Saturday, 24 December 2011

Firstly ...

Hello again. Here is the first real foray into the meat of the book. In just a few examples I describe more or less what I'd like to get away from in order to Just Do It. A good starting point! Of course I could go on and on with hundreds of such examples (don't get me started!) but you are sure to know what I mean. It will all become more defined as we proceed anyway.

Life is a long learning curve. If you have an interest get in deep.
Even if you don’t understand it at first it can grow on you.

Originally, I was going to write a very worthy introduction. This would have explained in great detail why it is important for the reader to understand where I am coming from. I was going to give a great many reasons why the book was written and about my passion for my subject and why I so much want to get my message across. Then, one day, a friend handed me a piece of paper containing one of those email messages which do the rounds. There are sick jokes, old jokes, occasionally a funny new joke and occasionally a few words of wisdom. On this occasion, although the context might not have been exactly what I would have chosen, I was struck by how true the essence of the simple message was and how it could so very concisely sum up much of what I wanted to say in these opening pages of my book. So I scrapped my original plan and offer this instead …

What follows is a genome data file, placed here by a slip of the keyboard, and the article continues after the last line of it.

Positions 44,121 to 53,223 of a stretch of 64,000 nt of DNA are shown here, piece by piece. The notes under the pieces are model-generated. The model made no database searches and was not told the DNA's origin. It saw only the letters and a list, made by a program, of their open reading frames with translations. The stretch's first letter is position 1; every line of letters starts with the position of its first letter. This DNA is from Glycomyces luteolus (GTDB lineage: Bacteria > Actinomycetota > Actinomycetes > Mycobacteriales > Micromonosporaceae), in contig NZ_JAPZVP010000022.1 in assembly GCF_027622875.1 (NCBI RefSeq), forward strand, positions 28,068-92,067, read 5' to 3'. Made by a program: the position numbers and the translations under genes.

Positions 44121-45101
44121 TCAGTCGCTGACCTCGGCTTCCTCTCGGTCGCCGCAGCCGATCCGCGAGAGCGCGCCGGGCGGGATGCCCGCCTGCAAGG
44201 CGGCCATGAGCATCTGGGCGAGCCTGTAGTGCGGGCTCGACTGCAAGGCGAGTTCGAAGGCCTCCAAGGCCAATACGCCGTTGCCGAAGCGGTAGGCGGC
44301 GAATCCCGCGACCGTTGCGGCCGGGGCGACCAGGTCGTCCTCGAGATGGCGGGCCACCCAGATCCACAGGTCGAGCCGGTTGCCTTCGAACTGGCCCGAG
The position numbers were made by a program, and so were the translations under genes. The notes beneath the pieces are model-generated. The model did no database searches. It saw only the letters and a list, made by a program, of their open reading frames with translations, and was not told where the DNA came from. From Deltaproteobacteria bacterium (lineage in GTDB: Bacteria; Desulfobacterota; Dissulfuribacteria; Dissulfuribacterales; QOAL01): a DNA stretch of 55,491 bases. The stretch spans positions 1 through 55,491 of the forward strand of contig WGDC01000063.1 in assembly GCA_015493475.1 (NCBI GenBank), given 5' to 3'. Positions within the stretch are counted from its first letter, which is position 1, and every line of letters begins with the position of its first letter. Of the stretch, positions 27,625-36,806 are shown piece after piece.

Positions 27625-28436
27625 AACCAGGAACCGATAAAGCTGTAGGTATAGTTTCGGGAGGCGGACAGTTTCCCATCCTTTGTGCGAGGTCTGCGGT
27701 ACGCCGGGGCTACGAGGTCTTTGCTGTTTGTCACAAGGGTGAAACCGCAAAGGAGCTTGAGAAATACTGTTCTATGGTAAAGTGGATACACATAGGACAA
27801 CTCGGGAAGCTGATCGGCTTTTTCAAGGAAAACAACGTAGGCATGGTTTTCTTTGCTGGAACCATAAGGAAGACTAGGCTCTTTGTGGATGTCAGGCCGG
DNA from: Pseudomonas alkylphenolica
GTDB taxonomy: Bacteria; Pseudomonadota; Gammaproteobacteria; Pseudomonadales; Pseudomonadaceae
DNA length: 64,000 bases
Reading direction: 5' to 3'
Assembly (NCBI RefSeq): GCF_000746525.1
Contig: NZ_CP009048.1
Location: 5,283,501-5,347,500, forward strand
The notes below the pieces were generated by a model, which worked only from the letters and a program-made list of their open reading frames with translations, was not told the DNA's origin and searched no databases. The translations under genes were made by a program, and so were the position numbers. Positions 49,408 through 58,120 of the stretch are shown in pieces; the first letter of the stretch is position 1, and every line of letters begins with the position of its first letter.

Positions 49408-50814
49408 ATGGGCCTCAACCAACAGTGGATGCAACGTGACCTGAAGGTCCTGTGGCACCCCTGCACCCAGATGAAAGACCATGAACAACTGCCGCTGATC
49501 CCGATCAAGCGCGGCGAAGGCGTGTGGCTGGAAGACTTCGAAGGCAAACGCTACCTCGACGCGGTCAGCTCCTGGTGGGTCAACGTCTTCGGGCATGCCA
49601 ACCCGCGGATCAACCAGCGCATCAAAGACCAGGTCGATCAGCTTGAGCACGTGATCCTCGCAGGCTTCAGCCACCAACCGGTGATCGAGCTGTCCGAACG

An Old Indian Chief

An old Indian Chief sat in his hut on the reservation, smoking a ceremonial pipe and eyeing two U.S. government officials sent to interview him.
“Chief Two Eagles” said one official, “You have observed the white man for 90 years. You’ve seen his material wealth. You’ve seen his progress. You’ve seen his wars”.
The Chief nodded in agreement.
The official continued, “Considering all these events, in your opinion, where did the white man go wrong?”